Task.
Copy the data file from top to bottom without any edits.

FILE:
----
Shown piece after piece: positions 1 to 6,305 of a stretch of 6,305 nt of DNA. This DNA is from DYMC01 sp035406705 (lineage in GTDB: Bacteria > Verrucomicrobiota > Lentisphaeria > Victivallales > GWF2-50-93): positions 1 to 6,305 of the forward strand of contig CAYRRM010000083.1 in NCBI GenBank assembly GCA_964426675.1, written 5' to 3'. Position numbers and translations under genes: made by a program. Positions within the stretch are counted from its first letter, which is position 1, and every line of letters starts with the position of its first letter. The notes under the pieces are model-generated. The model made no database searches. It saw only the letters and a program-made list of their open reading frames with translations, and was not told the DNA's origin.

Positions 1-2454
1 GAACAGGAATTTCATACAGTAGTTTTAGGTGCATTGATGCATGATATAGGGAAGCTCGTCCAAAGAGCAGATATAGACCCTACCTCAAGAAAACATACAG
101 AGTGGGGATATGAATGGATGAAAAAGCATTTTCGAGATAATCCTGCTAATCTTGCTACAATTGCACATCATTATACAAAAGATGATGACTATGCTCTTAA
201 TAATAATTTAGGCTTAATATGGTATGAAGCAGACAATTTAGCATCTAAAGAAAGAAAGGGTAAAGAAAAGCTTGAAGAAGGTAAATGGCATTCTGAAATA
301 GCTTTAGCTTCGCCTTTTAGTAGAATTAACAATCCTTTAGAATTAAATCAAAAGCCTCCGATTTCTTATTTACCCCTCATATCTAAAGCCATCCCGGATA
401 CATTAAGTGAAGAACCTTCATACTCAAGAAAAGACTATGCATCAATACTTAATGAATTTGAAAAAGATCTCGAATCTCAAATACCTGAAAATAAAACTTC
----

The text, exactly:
Shown piece after piece: positions 1 to 6,305 of a stretch of 6,305 nt of DNA. This DNA is from DYMC01 sp035406705 (lineage in GTDB: Bacteria > Verrucomicrobiota > Lentisphaeria > Victivallales > GWF2-50-93): positions 1 to 6,305 of the forward strand of contig CAYRRM010000083.1 in NCBI GenBank assembly GCA_964426675.1, written 5' to 3'. Position numbers and translations under genes: made by a program. Positions within the stretch are counted from its first letter, which is position 1, and every line of letters starts with the position of its first letter. The notes under the pieces are model-generated. The model made no database searches. It saw only the letters and a program-made list of their open reading frames with translations, and was not told the DNA's origin.

Positions 1-2454
1 GAACAGGAATTTCATACAGTAGTTTTAGGTGCATTGATGCATGATATAGGGAAGCTCGTCCAAAGAGCAGATATAGACCCTACCTCAAGAAAACATACAG
101 AGTGGGGATATGAATGGATGAAAAAGCATTTTCGAGATAATCCTGCTAATCTTGCTACAATTGCACATCATTATACAAAAGATGATGACTATGCTCTTAA
201 TAATAATTTAGGCTTAATATGGTATGAAGCAGACAATTTAGCATCTAAAGAAAGAAAGGGTAAAGAAAAGCTTGAAGAAGGTAAATGGCATTCTGAAATA
301 GCTTTAGCTTCGCCTTTTAGTAGAATTAACAATCCTTTAGAATTAAATCAAAAGCCTCCGATTTCTTATTTACCCCTCATATCTAAAGCCATCCCGGATA
401 CATTAAGTGAAGAACCTTCATACTCAAGAAAAGACTATGCATCAATACTTAATGAATTTGAAAAAGATCTCGAATCTCAAATACCTGAAAATAAAACTTC